In high school, some friends and I volunteered at the Hay Creek Valley Fall Festival at Joanna Furnace, around the corner from Weaver’s Orchard. The Hay Creek festival recreates early American arts, like blowing glass, pressing cider, and cooking over an open fire.
It was this open-fire cooking that my friends and I signed up to help with. It was an opportunity to dress up in colonial garb and spend a day in the company of other women– chatting, chopping, cooking, and occasionally crying out, “I hate rabbits!” if the wind blew smoke at us. (Apparently this saying has a long tradition but an unclear origin.)
The recipe I remember best was called “chomp,” made with tomatoes, peppers and vinegar. The Hay Creek Festival still features open fire cooking, so I was able to find out what else we’d cooked: apple fritters and apple pot pie, among other dishes. Weaver’s featured the apple pot pie recipe on the blog a few years ago, and while the recipe below is not the one we made at Joanna Furnace, it’s quite delicious. But unlike cooking over an open fire, it is not too labor-intensive.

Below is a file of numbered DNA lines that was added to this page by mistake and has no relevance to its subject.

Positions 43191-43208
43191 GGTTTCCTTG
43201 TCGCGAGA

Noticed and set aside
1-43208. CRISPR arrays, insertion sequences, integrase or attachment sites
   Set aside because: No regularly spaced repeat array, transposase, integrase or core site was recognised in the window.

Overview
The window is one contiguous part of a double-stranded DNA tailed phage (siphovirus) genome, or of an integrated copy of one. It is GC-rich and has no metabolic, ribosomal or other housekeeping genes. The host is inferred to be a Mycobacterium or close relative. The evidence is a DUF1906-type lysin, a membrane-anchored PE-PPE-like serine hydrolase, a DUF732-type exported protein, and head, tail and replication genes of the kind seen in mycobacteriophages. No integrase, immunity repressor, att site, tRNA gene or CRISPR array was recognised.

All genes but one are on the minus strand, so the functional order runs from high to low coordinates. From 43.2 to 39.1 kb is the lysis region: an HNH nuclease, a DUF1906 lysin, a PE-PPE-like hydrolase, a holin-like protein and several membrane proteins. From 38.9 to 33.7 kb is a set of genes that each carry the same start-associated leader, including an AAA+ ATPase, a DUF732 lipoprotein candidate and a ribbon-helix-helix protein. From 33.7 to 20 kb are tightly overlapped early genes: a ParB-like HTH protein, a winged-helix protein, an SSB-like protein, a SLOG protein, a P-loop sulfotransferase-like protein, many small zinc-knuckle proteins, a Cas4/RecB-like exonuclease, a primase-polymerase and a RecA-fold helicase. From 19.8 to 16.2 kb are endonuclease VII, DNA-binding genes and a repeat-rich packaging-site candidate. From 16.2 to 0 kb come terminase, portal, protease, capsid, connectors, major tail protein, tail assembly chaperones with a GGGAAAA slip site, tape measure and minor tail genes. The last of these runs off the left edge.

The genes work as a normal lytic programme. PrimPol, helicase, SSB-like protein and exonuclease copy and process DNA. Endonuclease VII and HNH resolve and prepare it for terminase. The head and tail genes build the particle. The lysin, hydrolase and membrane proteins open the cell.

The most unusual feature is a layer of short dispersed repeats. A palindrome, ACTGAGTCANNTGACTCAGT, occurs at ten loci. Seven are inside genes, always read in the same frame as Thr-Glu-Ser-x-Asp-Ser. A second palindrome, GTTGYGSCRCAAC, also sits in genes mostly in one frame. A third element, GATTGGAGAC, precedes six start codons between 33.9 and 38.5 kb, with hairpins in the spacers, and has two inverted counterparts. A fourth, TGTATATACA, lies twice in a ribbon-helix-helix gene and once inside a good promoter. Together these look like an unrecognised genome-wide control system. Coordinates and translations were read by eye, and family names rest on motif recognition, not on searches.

The resulting fritters taste like yeast donuts, but they don’t take as long to make since it’s baking powder, rather than yeast, that makes them rise.
After eating one more fritter, just to make sure I’m describing them right, I realized I should mention that they have a pleasant fresh apple flavor. The apples get soft and warm, but not as soft as they would in a pie.
- 1 cup flour
- 1½ teaspoons baking powder
- 3 tablespoons sugar
- ¼ teaspoon salt
- pinch of cinnamon
- pinch of nutmeg
- 1 egg, beaten
- ⅓ cup milk
- 1 Granny Smith apple, peeled and diced
- ½ cup cooking oil
- Mix dry ingredients, then add beaten egg and milk and whisk until combined. Add chopped apple. The mixture won't full incorporate, but the batter is sticky enough to hold the apples.
- Prepare a plate with a paper towel on top, for draining the cooked fritters when they are ready.
- Heat oil in a saucepan over medium-high heat. Once heated, drop batter from a teaspoon into the oil. Watch until the bottom starts to brown, then flip over and cook until this side is also nicely browned.
- Transfer to paper towel. Sprinkle with powdered sugar and cinnamon. Serve warm.